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Member Since 03 Jun 2003
Offline Last Active Today, 11:04 AM

Posts I've Made

In Topic: Server difference regarding input

Today, 09:53 AM

Because the data is already old, does it mean that server-side game loop needs to always read/process the packets from the past based on some maximum tick it allows players to be behind?

sYou have three options:

1) Play it as soon as possible on the server. This is simple, but introduces game play artifacts because of jitter. It also will let the simulation on the client diverge from the server, so continual corrections are needed.

2) Rewind the server simulation and apply the command, with some maximum allowed amount of rewind (to avoid too much cheating.) This is the "Source" / "Counter-Strike" model. This reduces lag when players are not interacting, but causes corrections when players interfere with each other.

3) Make the client schedule the event for the future -- the client actually says "play this on step 12" when sending the command. Similarly, the client then also locally delays the command until that time step. This lets you do 100% deterministic lock-step simulation, but introduces a client-side command lag.

In Topic: What is the top factor for MMO engines limiting world size?

Yesterday, 08:28 PM

I would love to see you succeed in that vision, I really do!

In Topic: Server difference regarding input

Yesterday, 04:59 PM

Do you need to mark the packets with step numbers even if you are using TCP..?

In general, yes, you'll want to do that.

If you don't, then you have to delay everybody's game if one client's stream gets delayed.
And TCP stream delays are worse than UDP delays, because even if the next packet makes it, the TCP stack will wait for the re-transmit of the previous packet before giving you any more data.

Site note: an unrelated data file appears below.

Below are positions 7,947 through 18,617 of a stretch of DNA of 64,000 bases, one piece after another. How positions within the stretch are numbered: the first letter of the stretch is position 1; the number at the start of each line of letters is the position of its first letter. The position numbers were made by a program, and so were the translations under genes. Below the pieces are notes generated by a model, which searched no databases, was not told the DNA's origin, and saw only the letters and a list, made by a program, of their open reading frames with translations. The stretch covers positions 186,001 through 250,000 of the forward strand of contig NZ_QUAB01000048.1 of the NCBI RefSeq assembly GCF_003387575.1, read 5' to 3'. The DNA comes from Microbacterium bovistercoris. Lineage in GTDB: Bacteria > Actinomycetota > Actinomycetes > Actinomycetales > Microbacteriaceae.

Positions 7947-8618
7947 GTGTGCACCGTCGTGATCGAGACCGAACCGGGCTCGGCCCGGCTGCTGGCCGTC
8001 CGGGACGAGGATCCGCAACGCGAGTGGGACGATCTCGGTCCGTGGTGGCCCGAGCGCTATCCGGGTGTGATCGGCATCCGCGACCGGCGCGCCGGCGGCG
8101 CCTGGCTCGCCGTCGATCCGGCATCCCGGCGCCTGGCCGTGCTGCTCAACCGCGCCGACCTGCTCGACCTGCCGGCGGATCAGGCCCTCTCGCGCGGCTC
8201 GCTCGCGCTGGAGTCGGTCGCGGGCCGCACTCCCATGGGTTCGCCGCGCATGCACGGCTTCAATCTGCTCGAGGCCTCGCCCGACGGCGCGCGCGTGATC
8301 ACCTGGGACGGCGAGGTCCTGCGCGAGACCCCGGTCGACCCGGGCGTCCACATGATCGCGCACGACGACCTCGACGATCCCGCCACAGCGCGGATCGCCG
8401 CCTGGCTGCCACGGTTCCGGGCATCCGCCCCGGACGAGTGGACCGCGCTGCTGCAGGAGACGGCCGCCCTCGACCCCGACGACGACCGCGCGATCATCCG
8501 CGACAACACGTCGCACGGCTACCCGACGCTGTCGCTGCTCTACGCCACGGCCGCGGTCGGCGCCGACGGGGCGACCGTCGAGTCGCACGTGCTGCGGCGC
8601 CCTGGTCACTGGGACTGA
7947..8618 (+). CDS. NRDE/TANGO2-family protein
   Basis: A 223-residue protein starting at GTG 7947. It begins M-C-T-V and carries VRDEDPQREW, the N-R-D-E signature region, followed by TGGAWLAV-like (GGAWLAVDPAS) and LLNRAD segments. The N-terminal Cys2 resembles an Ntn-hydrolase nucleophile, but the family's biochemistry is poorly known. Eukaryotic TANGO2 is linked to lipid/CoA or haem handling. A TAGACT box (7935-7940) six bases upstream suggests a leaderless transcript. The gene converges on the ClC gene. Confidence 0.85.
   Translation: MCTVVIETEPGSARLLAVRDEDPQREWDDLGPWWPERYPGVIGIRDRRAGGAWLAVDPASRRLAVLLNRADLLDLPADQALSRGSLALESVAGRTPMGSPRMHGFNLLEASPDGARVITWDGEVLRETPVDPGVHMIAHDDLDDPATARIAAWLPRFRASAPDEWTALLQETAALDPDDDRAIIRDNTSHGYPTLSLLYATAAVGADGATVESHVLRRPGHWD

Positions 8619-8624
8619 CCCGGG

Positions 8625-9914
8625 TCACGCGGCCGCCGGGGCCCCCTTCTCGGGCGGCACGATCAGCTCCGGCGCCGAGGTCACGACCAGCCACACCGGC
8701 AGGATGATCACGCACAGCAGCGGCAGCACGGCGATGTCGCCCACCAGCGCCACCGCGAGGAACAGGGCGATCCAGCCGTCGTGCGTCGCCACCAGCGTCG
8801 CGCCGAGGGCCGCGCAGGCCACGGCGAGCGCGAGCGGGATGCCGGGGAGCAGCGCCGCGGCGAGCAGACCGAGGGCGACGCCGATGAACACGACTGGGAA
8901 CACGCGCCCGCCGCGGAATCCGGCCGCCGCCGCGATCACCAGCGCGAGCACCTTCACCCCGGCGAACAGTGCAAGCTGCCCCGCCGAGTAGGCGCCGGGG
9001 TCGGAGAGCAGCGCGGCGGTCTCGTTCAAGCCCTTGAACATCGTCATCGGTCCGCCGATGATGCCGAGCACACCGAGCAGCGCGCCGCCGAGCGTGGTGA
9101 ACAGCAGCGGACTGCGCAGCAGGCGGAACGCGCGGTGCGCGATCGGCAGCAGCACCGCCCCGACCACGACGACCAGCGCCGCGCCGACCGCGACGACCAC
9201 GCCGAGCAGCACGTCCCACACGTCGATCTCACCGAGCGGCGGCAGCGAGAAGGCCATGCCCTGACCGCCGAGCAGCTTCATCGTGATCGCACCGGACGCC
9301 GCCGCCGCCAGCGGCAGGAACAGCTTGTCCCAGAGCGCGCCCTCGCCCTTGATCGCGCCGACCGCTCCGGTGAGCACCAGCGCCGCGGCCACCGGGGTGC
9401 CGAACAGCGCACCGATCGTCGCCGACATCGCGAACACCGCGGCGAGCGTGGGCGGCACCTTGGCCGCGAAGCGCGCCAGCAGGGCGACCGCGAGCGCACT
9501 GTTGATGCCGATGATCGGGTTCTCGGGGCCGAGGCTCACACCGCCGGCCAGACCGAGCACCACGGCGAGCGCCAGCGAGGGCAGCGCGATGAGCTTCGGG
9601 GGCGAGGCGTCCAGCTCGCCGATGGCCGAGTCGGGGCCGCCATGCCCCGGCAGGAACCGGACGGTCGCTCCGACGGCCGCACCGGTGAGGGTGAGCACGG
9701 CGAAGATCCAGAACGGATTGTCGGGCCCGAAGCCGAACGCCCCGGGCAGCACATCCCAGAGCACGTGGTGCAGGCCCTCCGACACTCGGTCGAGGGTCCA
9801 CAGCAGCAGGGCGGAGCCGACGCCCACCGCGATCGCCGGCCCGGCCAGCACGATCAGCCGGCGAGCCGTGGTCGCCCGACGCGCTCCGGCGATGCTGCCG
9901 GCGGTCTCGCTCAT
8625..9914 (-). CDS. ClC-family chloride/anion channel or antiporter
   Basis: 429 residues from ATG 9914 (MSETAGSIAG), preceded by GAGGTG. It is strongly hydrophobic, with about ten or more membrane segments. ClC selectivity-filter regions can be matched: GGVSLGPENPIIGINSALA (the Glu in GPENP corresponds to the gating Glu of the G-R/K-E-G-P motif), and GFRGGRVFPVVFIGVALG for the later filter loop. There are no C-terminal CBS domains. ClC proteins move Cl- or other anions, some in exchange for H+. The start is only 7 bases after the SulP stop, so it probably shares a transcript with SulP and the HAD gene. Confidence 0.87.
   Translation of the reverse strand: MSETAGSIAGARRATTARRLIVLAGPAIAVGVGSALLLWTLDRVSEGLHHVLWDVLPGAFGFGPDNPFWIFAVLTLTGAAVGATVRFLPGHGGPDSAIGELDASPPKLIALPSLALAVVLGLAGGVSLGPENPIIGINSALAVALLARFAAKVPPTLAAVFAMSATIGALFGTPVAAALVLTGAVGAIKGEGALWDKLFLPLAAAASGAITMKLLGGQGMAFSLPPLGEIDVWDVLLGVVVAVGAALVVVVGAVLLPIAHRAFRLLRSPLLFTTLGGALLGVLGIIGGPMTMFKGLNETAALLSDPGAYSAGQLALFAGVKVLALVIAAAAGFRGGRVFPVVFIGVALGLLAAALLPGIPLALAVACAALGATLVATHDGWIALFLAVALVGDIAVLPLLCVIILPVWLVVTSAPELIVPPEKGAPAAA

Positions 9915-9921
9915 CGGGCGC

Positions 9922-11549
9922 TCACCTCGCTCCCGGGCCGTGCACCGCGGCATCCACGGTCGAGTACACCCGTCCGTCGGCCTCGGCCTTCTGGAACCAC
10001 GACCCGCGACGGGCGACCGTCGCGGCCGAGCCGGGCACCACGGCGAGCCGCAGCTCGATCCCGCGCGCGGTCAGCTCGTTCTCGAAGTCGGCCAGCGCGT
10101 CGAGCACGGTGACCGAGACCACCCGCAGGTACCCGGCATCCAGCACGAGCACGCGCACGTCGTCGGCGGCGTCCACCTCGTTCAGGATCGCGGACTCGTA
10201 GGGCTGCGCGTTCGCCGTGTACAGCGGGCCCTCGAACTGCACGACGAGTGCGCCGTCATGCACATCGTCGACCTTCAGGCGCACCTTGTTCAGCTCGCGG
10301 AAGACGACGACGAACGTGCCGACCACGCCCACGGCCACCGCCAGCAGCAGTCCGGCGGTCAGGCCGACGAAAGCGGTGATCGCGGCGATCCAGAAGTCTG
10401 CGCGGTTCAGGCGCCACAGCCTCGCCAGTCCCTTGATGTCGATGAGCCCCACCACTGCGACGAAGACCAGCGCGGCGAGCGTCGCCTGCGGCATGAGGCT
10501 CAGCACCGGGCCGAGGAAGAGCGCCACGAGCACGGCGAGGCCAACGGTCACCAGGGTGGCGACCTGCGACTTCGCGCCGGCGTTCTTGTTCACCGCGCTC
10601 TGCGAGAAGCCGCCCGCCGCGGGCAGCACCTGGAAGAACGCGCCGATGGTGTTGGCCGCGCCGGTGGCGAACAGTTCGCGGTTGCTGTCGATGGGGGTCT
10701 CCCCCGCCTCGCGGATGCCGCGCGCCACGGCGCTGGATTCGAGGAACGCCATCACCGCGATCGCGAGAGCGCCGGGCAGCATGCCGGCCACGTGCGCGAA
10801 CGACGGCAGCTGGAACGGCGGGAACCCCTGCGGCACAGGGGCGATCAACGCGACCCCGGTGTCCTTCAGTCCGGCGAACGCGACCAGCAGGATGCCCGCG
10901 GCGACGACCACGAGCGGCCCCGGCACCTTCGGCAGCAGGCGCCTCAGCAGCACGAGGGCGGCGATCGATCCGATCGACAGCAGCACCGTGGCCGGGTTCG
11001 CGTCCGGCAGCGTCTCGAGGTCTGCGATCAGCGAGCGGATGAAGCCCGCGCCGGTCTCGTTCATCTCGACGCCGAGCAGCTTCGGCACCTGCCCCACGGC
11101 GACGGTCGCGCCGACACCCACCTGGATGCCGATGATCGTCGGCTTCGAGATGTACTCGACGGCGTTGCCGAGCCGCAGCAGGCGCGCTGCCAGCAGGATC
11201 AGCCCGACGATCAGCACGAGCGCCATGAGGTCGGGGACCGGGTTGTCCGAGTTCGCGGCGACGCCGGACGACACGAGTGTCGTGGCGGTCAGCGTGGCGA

In Topic: What about Load Balancer

Yesterday, 04:58 PM

it has nicer syntax than erlang (imo).

My opinion is that it has a syntax that is easier to start learning for newcomers from non-functional languages, but it actually adds additional hidden costs and can lead you to write less efficient code without realizing it.

I'd suggest just tackling the Erlang syntax head on.

In Topic: How would you scale single-threaded server?

Yesterday, 10:54 AM

Take a look at how irc networks work.

I agree that it's an interesting systems design example, and looking at how it grew from the first implementation in the 80s is another interesting case study.
But IRC is not a good architecture for games, for the same reason you said: latency is not a goal there.

It's worth looking into how others solved problems, even outside of the games industry

This is also a reasonable statement, but with some caveats. A lot of companies and individuals in other industries have over the years come in, and thought "we're the best in our industry at doing X, and games seem like they do a lot of X, so our solution will totally rule games!"
That seldom ends well. Doesn't matter if it's physical simulation, networking, visualization, stock trading, media serving, or whatever -- the evolutionary pressures in the game industry are very different from the evolutionary pressures in most other industries.